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Thanksgiving and Native Struggle: Why It’s Okay to Be Grateful

Our gratitude doesn’t have to be bound up in a harmful nationalist mythology.

November 4, 2016, in Standing Rock, a Water Protector watches from a distance as police brutalize Native people. (Photo: Johnny Dangers)

Thanksgiving angst has hit new highs this week, and with good reason. We’ve preemptively argued with each other online about whether or not to argue with our families in person, because, well, politics are that fucked right now. White nationalism is on the rise and with each passing day, Donald Trump still exists. And perhaps most pertinently, this day, that’s false narrative is irksome and hurtful every year, now stands in contrast to the reality of colonial violence, playing out on a historic scale in real time.

Since last spring, more than 200 Indigenous nations have converged in Standing Rock to resist construction of the Dakota Access Pipeline, and in keeping with US tradition, law enforcement has waged war against those peoples. Water Protectors have been battered, tortured, tear gassed, struck with concussion grenades and shot down with rubber bullets. They have been terrorized with the constant noise of low-flying planes and the buzz of surveillance drones. They have lived, surrounded on all sides by an army of police and the very water they have gathered to protect — and with winter upon us, that water is now freezing cold.

I’m not surprised that after watching what our people are going though — being gassed away from prayer site, with no retreat but the frigid water at their backs, and being blasted with water cannons in the freezing cold — that many would have more pause than usual about the lies that decorate this holiday. I appreciate that pause. After all, these lies have always been an insult to our collective intelligence.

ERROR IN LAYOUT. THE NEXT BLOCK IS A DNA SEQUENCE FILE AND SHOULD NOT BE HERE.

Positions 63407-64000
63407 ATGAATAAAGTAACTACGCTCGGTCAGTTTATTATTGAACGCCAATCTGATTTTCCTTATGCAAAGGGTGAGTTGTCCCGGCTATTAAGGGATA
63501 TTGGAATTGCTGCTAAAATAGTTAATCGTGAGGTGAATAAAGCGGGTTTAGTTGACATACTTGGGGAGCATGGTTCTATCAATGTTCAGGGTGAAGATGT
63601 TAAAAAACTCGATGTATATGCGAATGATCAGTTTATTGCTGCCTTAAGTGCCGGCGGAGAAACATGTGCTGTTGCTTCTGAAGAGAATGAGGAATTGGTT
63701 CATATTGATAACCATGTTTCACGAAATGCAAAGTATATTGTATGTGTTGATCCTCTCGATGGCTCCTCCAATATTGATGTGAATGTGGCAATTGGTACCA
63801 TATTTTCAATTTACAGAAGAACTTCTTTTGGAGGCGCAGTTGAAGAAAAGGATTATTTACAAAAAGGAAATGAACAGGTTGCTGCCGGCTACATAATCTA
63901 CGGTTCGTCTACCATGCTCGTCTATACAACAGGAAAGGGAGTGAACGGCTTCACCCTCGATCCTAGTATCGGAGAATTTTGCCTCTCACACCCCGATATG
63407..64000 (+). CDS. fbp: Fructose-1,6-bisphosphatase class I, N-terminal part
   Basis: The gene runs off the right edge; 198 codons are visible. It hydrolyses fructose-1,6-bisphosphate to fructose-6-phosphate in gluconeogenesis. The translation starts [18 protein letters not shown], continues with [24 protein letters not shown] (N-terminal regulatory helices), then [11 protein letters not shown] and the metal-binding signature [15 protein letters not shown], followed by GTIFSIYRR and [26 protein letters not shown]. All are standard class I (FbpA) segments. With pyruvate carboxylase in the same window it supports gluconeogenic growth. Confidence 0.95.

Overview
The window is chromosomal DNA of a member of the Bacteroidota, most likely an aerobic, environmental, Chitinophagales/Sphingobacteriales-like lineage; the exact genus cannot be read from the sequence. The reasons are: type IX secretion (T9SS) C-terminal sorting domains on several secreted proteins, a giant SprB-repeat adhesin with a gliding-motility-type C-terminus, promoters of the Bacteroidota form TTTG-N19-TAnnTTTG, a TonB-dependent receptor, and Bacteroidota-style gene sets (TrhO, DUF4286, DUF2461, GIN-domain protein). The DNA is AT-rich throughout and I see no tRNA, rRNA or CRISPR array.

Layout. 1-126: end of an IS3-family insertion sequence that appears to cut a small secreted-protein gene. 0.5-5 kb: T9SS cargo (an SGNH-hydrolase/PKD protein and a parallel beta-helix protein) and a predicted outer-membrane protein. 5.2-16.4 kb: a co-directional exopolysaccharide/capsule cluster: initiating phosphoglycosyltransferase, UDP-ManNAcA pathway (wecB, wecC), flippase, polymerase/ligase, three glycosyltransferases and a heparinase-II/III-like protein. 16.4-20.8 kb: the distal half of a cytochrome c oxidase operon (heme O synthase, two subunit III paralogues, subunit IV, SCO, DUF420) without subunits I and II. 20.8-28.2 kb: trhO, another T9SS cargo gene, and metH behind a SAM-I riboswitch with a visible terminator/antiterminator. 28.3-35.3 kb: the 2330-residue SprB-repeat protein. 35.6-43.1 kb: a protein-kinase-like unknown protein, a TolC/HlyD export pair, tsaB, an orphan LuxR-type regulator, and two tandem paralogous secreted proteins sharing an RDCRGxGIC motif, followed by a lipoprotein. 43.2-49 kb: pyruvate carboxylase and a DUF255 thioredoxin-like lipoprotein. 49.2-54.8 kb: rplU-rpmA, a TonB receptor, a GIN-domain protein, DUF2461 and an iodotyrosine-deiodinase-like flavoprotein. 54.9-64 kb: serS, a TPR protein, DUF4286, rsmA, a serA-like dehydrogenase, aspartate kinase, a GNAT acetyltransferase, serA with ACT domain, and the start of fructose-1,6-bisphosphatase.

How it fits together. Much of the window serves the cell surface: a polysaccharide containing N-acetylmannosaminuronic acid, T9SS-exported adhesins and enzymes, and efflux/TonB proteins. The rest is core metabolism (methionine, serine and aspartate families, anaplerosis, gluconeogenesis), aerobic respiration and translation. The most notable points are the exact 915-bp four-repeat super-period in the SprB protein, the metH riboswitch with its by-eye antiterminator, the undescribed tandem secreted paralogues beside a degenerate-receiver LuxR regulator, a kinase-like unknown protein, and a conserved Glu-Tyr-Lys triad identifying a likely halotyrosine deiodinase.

Abraham Lincoln made Thanksgiving a national holiday during the Civil War, for the sake of public morale. That’s an interesting enough story, but it has no enduring social or political utility, and nationalist holidays usually have both. Thanksgiving as a happy dinner day between pilgrims and Indians provides a fluffy historic cover for genocide.

Now, that’s utility.

I’m not saying all of this to chip away at your enjoyment of the day. I intend to enjoy it myself. I know that many Natives treat Thanksgiving as a Day of Mourning, and I respect that. If people choose to join that practice in solidarity, I respect that as well. But for myself, as a Native woman who organizes against state violence, I feel I spend enough of my time mourning for both the past and the present. I choose to resist the lies of this holiday, as constructed, by holding people close who would never support its fictions, and by cherishing the work they do and the community they build. Finding gratitude with such people, and taking comfort in their joy, doesn’t feel like a concession to colonialism to me.

On this day, some of my friends will find themselves in Standing Rock for the first time. Most travelled with friends or family to act in solidarity with Native freedom fighters. They are spending this day with loved ones, but in a way that defies the legacy of genocide by embracing justice for Native people, and bearing witness to our stories as they unfold.

To bear witness to what this system would erase is an act of resistance, and unrelenting, interconnected resistance is what is called for in these times.

We can’t all be in Standing Rock today, but like our friends who have made the journey, and our friends who have been there for months, we are not tethered to any colonial mythology as we share space today. So I would offer to anyone feeling conflicted, or who simply wants to push back against the legacies of harm that are embedded in this holiday: Talk about Standing Rock today. Talk about what you can do about it. Encourage those you break bread with to donate if they can. Talk about what Native sovereignty and collective liberation might look like. Talk big. Because our gratitude doesn’t have to be bound up in a harmful nationalist mythology. Our connectedness and our gratitude can be transformational, today and every day.

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